Anderson Glacier, Olympic National Park, Glaciers

Courtesy nps.gov

Anderson Glacier (seen here in 2010), among the glaciers within the Olympic National Park, has permanently vanished.

Record Lows for the Quinault River Due to Loss of Glaciers

A new study by the American Geophyshysical Union documents the importance of glaciers in recharging aquifers and keeping rivers flowing

Anderson Glacier in the Olympic Mountains is gone, and the lack of glacial meltwater has caused the Quinault River to reach new lows.

Montana’s Glacier National Park had 150 glaciers in 1850; today there are 25.

Greenland’s Helheim Glacier is retreating 110 feet per day.

Bolivia’s Chacaltaya Glacier, at one time one of the highest-altitude ski resorts on earth, no longer exists, threatening water and power supplies in the Andean region.

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Glacial retreat has accelerated since the 1980s in the Alps, which contain 40 percent of Europe’s fresh water supply.

Eighty-two percent of the glaciers in the greater Himalayas, a source of drinking and irrigation water for more than one-sixth of the world’s population, shrank between 1950 and 2000.

A study published in Geophysical Research Letters, a journal of the American Geophysical Union, documents the importance of glaciers in recharging aquifers and keeping rivers flowing – and succinctly explains how glaciers do it. The study also illustrates what’s at stake as our glaciers disappear.

Anderson Glacier, Olympic National Park, Glaciers

Courtesy nps.gov

The Quinault River has reached new lows on water levels due to the lack of glacial meltwater from Glaciers in the Olympic Mountains.

A research team from the U.S. Geological Survey and U.S. Army Corps of Engineers’ Cold Regions Research and Engineering Laboratory studied a watershed in a semi-dry climate in the eastern Alaska Range to look at how meltwater from two small mountain glaciers flowed through the system and influenced the mountain streams, rivers and groundwater all year long.

“I think that mountain glaciers in the Arctic and sub-Arctic have really been underappreciated as a source of water to the landscape,” Anna Liljedahl said in an announcement of the research. She is the study’s lead author and an associate professor at the University of Alaska Fairbanks’ Water and Environmental Research Center.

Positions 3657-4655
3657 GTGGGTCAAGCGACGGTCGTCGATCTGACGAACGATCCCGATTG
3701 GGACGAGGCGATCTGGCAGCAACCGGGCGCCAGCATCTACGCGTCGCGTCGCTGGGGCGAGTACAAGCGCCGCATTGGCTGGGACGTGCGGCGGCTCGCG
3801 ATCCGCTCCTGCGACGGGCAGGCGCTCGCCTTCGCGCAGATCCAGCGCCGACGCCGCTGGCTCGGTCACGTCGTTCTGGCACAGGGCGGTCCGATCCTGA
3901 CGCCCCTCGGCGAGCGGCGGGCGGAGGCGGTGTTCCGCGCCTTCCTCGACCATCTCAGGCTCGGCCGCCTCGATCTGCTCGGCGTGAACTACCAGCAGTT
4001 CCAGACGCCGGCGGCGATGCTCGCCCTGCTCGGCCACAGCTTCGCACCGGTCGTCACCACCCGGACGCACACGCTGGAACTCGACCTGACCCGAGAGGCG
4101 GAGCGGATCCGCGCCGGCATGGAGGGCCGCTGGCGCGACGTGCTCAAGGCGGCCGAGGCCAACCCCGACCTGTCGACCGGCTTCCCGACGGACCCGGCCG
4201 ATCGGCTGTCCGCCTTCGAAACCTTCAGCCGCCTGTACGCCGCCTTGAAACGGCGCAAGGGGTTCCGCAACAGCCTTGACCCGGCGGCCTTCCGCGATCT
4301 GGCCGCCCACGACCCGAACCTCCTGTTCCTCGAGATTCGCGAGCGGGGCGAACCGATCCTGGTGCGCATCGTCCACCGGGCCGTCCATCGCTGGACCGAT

Through extensive field measurements, the team found that Alaska’s Jarvis and Gulkana glaciers contributed as much as 66 percent of the annual flow in mountain streams that drain into the Delta River. Yet when the team compared the water volume at an upper site and another site about 35 miles downstream on one of the major mountain streams, they found that half the water diverted into an aquifer, where it recharged groundwater supplies and drained into other streams.

“These headwater streams, coming off the mountains and into the lowland, are like [a] water line to your house peppered with holes – half of the water disappearing into the ground and recharging your neighbor’s house well, instead of it all reaching your kitchen faucet,” Liljedahl said in the announcement.

Liljedahl said the recharge of the aquifers is important because they don’t freeze during the winter and are the only source of water to the rivers during this time. In the town of Delta Junction, adjacent to the Delta River, the water table drops more than 33 feet each winter as the aquifers drain into the Tanana River.

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Record Lows for the Quinault River Due to Loss of Glaciers

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